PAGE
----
Ham House (Ham, nr London): a Civil War ham sandwich – whipping boys, extravagance and booksales‏

There is a cherry garden at Ham that is filled with the most delicious lavender balls.  The cherries are long gone but the gardener here deserves a 1st prize on an annual basis.

This is the National Trust house that I’ve visited the most.  I would dearly delight in living in Ham itself, a village with a green.  Ham Fair is a bargain hunter’s dream (I actually once paid more for something than someone was asking because I didn’t think it right to just pay £1 to a rather rich lady who had never used the said item, just received it as a gift and had no need for it so was selling her “cast offs” to raise money for charity).  If you are only going to Ham House once, time it to coincide with a trip to Ham Fair.

Reason to visit: to see a good example of a 17th century house with royal connections and largely untouched since the reign of Charles II.  It is a unique survivor offering a glimpse into the intimate life of Charles II’s Court as all the royal buildings he occupied have since been altered/destroyed.

Amazing how the brain can compartmentalise a house into certain categories.  When I think back to Ham I think of:

  • the rare survival of the formal 17th century garden (now restored);
  • the leather walls in the ground floor dining room;
  • the double-height galleried hall, which is rather crude – the original 1st floor space would have been the dining room where Charles I would have dined;
  • the small green closet; and
  • the many busts that decorate the exterior, a hangover from the 16th century fashion of adorning a house with Roman or Green inspired reliefs.

What I remember most is that of all the houses I’ve visited so far in England, few (if any) fall into the same category as Ham.

Tredegar House was special because it was it is a different kind of house to the usual one that I visit.  It is a restoration house, but with a lot of Victoriana and a dash of the 1930s thrown in.  Belton House in Northamptonshire is also different to the usual interior insofar as it is clearly a restoration house.

Ham is a sandwich of a house: a house straddling either side of the Civil War and a house which literally sandwiches the rooms constructed pre-Civil War to those added after the Restoration:the rooms at the front of the property and the long gallery date from a 1630s remodel by Charles I’s former whipping boy and the rear rooms date back to the latter part of the 16th century, post-Restoration.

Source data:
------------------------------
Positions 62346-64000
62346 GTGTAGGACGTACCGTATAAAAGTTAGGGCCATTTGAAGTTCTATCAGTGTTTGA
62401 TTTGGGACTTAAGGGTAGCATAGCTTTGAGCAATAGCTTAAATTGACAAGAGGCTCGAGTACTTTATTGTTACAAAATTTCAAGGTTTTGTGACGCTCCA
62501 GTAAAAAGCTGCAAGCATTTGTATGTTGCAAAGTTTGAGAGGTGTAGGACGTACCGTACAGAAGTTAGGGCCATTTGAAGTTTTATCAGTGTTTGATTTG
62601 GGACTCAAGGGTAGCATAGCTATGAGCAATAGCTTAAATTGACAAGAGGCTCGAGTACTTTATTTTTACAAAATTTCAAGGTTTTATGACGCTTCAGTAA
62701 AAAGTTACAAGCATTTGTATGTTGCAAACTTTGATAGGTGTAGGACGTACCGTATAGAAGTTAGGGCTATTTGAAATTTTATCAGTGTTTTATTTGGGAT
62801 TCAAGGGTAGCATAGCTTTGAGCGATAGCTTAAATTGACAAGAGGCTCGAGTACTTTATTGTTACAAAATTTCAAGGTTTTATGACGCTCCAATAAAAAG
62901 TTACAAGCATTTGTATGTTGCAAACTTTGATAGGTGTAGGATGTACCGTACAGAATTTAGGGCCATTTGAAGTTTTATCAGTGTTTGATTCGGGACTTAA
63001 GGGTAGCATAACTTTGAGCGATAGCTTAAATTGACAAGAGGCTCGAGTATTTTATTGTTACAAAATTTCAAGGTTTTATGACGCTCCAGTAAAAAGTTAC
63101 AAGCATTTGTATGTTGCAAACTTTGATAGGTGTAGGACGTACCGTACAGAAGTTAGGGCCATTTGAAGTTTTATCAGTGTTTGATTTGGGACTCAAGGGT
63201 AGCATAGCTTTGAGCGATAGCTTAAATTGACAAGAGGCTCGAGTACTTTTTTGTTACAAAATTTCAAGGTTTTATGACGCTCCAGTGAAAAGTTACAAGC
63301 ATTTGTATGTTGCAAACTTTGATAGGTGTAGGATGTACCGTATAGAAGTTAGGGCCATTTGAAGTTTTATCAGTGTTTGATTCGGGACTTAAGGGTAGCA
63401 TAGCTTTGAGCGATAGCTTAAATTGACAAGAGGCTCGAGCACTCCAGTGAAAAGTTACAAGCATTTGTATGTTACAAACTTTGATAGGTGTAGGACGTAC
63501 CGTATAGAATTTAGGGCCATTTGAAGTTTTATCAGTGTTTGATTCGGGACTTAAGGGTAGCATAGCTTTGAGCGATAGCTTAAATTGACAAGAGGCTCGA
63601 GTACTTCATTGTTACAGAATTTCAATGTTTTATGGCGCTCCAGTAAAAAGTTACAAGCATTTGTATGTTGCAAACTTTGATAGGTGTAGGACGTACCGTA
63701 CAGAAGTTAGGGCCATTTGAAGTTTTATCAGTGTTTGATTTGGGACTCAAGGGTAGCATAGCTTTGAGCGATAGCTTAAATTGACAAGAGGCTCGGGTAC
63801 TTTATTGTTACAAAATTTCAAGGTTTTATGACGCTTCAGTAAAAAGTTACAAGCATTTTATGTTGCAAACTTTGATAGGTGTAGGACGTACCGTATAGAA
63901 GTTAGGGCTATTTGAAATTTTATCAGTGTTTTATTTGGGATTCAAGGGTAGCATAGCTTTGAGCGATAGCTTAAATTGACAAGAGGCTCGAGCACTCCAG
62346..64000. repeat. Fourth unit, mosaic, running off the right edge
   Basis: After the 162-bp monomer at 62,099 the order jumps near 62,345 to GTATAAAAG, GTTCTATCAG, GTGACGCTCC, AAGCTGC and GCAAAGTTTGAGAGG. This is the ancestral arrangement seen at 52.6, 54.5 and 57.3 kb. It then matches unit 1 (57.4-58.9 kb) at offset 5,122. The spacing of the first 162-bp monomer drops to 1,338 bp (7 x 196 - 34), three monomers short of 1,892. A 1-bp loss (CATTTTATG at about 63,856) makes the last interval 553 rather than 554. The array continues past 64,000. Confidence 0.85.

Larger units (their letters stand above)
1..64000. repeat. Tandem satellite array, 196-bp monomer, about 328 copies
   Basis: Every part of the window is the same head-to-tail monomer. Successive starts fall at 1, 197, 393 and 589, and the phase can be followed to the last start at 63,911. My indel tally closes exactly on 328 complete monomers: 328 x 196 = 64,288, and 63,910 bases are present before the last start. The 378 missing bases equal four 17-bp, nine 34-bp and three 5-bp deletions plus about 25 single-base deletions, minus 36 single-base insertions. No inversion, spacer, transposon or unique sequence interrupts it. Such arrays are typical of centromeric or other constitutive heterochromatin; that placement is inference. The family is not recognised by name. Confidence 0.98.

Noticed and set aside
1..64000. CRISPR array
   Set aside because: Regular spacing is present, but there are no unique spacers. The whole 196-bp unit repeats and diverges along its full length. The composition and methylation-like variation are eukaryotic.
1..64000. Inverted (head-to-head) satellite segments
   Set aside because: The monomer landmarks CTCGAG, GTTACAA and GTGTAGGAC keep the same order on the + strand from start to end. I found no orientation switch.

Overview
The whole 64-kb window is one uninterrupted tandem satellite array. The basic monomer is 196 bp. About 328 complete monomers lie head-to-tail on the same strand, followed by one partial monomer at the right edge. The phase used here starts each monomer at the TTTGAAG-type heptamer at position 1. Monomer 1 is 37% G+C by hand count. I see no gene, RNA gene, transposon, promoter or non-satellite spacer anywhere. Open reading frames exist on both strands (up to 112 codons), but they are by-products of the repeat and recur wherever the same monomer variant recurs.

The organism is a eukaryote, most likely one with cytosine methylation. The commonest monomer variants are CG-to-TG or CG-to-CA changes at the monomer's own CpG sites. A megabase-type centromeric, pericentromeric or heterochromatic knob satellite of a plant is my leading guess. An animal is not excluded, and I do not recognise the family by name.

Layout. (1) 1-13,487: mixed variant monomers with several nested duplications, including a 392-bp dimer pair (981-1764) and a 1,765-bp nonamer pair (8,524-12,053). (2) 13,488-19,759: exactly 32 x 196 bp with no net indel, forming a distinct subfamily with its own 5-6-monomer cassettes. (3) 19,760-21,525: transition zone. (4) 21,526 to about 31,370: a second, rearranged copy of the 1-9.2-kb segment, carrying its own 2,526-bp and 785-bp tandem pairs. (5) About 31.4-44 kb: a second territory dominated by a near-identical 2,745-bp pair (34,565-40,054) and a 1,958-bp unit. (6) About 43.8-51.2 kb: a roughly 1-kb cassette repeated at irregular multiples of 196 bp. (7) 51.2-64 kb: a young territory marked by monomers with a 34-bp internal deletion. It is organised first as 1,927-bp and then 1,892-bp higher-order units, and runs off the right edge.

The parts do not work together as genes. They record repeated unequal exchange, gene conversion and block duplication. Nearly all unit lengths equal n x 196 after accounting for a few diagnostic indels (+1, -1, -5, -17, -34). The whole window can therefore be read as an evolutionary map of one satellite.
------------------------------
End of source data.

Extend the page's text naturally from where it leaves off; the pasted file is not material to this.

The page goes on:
Originally built by a courtier of James I (yes, he who commissioned The Queen’s House and was the son of the owner of Temple Newsam) in the 1610s as a single-depth E-shaped design, it continued as the home to important courtiers during the reign of Charles I and Charles II.  It was remodelled by Charles I’s courtier and ‘whipping boy’ William Murray in the 1630s (he added the impressive wooden staircase and marble reliefs of Mars & Minerva in the entrance hall – possibly mean to represent Murray an his wife – and completed much of the decoration that remains in the green closet, the long gallery, the drawing room and on the ceiling of the once dining room.

The hole in the floor of the dining room was cut in the 1690 by William’s daughter, Elizabeth Murray, who together with her husband(s) charmed anyone who was anyone (including Cromwell during the Civil War), added the suite of the rooms at the back of the house in anticipation of her second marriage.

She spared no expense (going as far as to add a cypher into the parquet flooring),moving the marital bedrooms and dining room (if only those leather-clad walls could speak) to the ground floor and creating a Royal Suite upstairs in rooms which were added and squared the original design.  She also added the busts to the facade.  This brought both Ham’s interior decoration and garden design into line with current court fashion.

Elizabeth ultimately spent all her money and had to sell off her husband’s vast library to fund herself in her latter years.

What is a whipping boy?

 How many times have you heard someone calling someone else their ‘whipping boy’?  Depending on the kind of company you keep, perhaps more or less than I have.

The saying relates to the small boy within a childhood kings-to-be’s circle who would take the royal schoolboy’s punishments when his misbehaved.

What do you make of Ham House?

The house and its stewards are trying hard in a very South-West London type of way.

There is a very good café, a garden half-given over to wilderness (for a bit of naughty fun), dotted with huts in which to hide from the sun, a vegetable garden, shop, introductory video and lawned garden.

In the kitchen there was even some real food.

See here for a full history of the house and its inhabitants, to which I’ll return on a future visit to Ham.  See also these posts on the National Trust’s own blog about Ham House.

When visited: August 2012

House * out of 5: ***

Garden * out of 5: ***

Theme tune: Sisters are Doing it for Themselves (for Elizabeth Murray who certainly didn’t bow down to her husbands)

Website: http://www.nationaltrust.org.uk/ham-house/

5 thoughts on “Ham House (Ham, nr London): a Civil War ham sandwich – whipping boys, extravagance and booksales‏

  1. Thank you, it’s a fabulous house. I last visited Ham in about 1986 and, aside from many unique gems the house holds, the strongest memory I have of Ham is the huge wide elm and oak floorboards upstairs.

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